We used the LED lights in the Arduino box to make a quick functional prototype. And we went to the Forsyth Park at night to test the lighting as well as doing an onsite observation to understand the outdoor situation at night.
To ensure all components can fit inside the product, we also designed the interior look of the product to figure out how where to place each component.
Before we glued all the wires and components in the case, we ran our final test to make sure everything works.
For our final presentation, it was very unfortunate that we failed to present the completed physical prototype as we miscalculated the size and we couldn't close the case. However, we successfully demonstrate all features of the product (using the incomplete prototype) to the class! Here are some of the slides of our final presentation.
This project is one of the most challenging project I had so far. During the process, we kept modifying our concept until we come up with the final idea. I spent a lot of time for internal discussions in the early stage which makes us we lack of time to do the prototype. It was also a very exciting experience as it was my first project that we really made something physically. The most fulfilled moment was when we tested the program and it successfully completed all the commands we wanted. Here is my key takeaway from this project:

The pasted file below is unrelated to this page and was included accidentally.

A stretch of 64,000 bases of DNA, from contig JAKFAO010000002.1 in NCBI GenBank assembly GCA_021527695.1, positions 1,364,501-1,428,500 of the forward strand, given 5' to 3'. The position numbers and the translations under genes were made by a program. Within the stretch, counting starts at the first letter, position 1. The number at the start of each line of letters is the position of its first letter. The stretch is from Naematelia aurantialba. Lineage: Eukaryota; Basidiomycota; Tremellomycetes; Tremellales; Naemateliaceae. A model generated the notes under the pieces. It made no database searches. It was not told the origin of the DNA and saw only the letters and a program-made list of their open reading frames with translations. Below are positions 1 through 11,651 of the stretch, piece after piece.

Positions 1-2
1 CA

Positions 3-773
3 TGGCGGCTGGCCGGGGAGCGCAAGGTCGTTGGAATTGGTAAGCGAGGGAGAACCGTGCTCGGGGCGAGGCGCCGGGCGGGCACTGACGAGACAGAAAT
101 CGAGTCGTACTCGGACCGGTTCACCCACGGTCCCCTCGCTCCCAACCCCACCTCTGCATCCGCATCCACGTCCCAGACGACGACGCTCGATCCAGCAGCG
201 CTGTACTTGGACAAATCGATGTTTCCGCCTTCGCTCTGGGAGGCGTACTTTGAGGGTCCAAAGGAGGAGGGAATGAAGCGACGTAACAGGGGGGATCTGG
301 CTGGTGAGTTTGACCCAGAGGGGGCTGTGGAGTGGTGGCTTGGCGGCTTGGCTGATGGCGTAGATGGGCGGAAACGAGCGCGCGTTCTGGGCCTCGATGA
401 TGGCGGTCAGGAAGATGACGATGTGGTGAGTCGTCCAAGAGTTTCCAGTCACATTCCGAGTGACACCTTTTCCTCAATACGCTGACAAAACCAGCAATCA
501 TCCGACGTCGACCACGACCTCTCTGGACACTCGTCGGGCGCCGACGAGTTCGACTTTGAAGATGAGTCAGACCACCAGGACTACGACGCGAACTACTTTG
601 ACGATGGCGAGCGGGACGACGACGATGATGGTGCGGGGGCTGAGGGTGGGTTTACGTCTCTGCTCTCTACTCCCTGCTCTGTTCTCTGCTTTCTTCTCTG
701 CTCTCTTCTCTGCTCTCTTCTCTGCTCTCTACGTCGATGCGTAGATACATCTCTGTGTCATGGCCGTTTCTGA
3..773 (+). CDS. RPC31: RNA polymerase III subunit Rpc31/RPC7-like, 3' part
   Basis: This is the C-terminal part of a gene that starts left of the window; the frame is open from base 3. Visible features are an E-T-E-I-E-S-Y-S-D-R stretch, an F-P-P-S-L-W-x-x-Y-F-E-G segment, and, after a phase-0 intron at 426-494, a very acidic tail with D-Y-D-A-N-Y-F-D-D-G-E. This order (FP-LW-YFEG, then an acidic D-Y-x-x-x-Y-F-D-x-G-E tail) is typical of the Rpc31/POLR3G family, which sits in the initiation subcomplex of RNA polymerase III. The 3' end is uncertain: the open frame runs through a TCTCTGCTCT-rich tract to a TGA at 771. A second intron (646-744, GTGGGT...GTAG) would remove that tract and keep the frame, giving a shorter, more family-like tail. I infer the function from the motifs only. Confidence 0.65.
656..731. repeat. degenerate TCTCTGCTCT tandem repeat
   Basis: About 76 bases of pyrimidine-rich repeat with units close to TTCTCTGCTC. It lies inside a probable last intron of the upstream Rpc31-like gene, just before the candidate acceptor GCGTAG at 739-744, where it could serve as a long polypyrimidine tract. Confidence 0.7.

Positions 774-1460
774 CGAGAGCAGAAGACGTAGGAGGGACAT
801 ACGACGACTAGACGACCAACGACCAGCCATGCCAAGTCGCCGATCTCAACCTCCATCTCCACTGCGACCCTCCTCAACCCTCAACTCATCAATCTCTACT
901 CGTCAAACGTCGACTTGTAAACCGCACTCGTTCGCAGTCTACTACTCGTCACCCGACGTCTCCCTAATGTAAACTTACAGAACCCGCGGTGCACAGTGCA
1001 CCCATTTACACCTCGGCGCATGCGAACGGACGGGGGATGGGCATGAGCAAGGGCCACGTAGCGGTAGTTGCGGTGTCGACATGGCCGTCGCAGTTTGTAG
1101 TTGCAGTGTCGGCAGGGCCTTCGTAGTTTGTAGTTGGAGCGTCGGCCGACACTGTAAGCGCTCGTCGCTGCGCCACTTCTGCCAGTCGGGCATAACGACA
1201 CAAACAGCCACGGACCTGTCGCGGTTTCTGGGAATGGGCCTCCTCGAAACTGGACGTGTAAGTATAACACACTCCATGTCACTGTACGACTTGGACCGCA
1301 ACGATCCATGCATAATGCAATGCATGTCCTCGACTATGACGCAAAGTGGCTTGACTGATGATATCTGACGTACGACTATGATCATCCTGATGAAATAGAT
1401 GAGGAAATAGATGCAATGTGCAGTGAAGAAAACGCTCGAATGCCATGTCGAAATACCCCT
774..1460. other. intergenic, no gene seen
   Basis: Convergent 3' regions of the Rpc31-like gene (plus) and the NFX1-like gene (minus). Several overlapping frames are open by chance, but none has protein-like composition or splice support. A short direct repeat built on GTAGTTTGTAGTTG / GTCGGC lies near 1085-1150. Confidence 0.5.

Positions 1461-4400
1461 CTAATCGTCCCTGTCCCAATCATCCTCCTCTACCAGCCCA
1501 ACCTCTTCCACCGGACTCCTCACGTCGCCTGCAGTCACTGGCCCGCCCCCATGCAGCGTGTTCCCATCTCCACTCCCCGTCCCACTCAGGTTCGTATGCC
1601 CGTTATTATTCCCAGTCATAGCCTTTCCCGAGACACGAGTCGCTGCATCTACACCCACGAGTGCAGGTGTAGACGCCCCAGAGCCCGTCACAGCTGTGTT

Take the initiative
At the very beginning, our team was not very communicative and everyone worked independently without much coordinations, which made our work not consistent and misaligned. Even though I noticed that, I did not voice it out in the group as I was afraid I will make myself as a difficult person to work with. Until we faced a lot of critiques after the mid-term presentation, I finally talked about it to the team and I realized they also noticed that but did not raise it out. I learnt that being honest with the team should never be a harmful thing. So next time, I will take the initiative when I spot any issue within the team.